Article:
Like many, we noticed that whatever blob detection technique (ORB, Histogram of oriented graph, Laplacian of gaussian, SURF, ORB, ...) you use, many detection points correspond to the boat or more globally for the environment that we want to get rid of. In order to limit this issue, we tried to generate a mask to remove large elements such as pieces of boats that are present in the full size images. The goal was to remove background elements such as large elements of the boats that are rather squarish and have homogeneous colors and then perform keypoint detection using ORB, which is very similar to SURF, has less licensing restrictions and is directly available in opencv 3 (see here for more explanations). We further fine-tuned the idea by adding some gaussian blur and color segmentation to smoothen the shapes to obtain cartoon-like pictures (Figure 3). The code below performs keypoint detection on both a full picture and a masked version of the same picture. We first import the required libraries and load an example picture :

# Import the libraries
import cv2
import numpy as np

# Read in the picture
im = 'images/3537255216_d766eac288.jpg'
img = cv2.imread(im)

In order to have a reference point, keypoints are detected on the full image first :

orb = cv2.ORB_create(nfeatures=3000)
kp, descs = orb.detectAndCompute(img, None)
blobs_img_full = cv2.drawKeypoints(img,
                                   color=(0, 255, 0),

Images are simplified with a gaussian blur followed by a color reduction :

# Apply gaussian blur to the picture
blur = cv2.GaussianBlur(img, (3, 3), 0)

# Perform color reduction using kmeans color clustering.
## The image matrix is transformed into a vector to get 
## all colors in a single dimension. Colors are then reduced
## using KMeans and the vector is finally reshaped into original
## image dimensions.
Z = blur.reshape((-1, 3))
# convert to np.float32
Z = np.float32(Z)
# define criteria, number of clusters(K) and apply kmeans()
K = 16
ret, label, center=cv2.kmeans(Z,
# Now convert back into uint8, and make original image
center = np.uint8(center)
res = center[label.flatten()]
res2 = res.reshape((blur.shape))

Once the image is simplified, it is converted to grayscale and an Otsu thresholding is applied :

gray = cv2.cvtColor(res2, cv2.COLOR_BGR2GRAY)
ret, thresh = cv2.threshold(gray, 0, 255, cv2.THRESH_OTSU)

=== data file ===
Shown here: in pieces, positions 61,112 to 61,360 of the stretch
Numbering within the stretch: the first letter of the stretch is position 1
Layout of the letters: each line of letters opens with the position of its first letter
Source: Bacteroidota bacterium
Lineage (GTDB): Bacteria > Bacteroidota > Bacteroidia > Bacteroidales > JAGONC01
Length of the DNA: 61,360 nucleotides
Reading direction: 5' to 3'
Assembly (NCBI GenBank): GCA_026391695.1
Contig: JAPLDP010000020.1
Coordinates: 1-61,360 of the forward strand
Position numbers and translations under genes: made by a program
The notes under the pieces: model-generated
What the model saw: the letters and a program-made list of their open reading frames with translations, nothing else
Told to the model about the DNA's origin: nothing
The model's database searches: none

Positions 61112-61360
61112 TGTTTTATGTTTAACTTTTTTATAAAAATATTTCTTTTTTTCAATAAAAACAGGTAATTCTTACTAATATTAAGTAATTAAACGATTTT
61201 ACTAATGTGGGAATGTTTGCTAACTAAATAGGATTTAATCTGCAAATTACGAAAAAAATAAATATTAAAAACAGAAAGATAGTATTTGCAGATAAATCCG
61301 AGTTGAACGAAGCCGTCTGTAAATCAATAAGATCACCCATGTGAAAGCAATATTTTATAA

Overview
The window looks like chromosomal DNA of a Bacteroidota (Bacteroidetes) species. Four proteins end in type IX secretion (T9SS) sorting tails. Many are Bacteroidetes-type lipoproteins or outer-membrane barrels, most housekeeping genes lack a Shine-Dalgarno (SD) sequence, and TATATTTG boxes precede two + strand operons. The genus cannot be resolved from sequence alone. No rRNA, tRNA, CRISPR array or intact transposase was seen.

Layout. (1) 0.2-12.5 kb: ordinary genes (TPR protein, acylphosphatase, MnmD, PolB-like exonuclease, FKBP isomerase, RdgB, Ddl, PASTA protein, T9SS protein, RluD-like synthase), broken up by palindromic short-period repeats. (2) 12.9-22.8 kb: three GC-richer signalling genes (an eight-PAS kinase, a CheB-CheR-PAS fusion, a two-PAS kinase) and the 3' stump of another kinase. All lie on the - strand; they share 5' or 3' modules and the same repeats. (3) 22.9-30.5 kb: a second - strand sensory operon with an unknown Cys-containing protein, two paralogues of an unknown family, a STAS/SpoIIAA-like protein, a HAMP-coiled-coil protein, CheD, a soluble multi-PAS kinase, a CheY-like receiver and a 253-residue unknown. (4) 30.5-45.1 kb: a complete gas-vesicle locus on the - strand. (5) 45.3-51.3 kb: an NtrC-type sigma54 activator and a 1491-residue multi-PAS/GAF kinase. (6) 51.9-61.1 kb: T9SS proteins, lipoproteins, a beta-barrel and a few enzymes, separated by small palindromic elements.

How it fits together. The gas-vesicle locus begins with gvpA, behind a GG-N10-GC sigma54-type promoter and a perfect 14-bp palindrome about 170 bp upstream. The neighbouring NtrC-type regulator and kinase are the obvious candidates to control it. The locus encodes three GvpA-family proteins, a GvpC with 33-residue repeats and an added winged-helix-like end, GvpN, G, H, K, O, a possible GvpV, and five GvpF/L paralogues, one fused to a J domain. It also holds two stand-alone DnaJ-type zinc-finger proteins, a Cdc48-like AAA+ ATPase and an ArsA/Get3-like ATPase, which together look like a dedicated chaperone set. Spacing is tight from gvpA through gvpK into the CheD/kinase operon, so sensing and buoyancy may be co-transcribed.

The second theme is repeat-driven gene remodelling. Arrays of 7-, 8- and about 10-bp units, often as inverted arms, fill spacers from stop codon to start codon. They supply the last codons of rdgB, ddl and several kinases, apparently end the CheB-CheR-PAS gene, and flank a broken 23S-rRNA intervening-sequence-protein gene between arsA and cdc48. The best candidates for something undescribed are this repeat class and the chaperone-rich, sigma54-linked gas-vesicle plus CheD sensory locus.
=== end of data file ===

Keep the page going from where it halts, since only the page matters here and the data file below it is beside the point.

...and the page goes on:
Contour detection allows then to remove large elements from the picture (boat related elements :

# detect contours
im2, contours, hierarchy = cv2.findContours(thresh,
mask = np.zeros(thresh.shape, np.uint8)
mask2 = np.zeros(thresh.shape, np.bool)
# Remove large elements 
for c in contours:
    # if the contour is not sufficiently large, ignore it
    # this parameter is highly dependant on the image size
    if cv2.contourArea(c) >= 20000:
        cv2.drawContours(mask, [c], -1, (255, 255, 255), -1)
mask2[mask < 250] = True
masked = thresh * mask2
masked = cv2.cvtColor(masked, cv2.COLOR_GRAY2BGR)

Keypoints can then be detected on masked image :

orb = cv2.ORB_create(nfeatures=3000)
kp, descs = orb.detectAndCompute(res2 * masked, None)
blobs_img = cv2.drawKeypoints(img,

As you can see on the sample image below (close enough for demo purposes but not in Kaggle dataset), it does enable us to remove regions for keypoint detection that surround the fishes, such as the floor or the elements in the top-middle region. This is just one dummy example, but on the images of the dataset, by playing with the number of colours and size of the elements we were actually able to remove quite a lot of non interesting features. At the same time, you can notice that some of the essential elements of the fishes are also lost such as the fins. They are extremely important in fish classification as their positions, proportions and colours are key elements to fish species definition as previously discussed.

Example of the background removal by computer vision tools for keypoint detection

Figure 3. Example of the background removal by computer vision tools for keypoint detection.

Model selection and fine-tuning

We tested several models (random forest, logistic regression, multinomial naive bayes, gradient boosting classifier (scikit-learn and xgboost)) and one gave systematically better results: XGBoost. XGBoost library implements an efficient gradient boosted machine algorithm that we used with the following parameters optimized by grid search: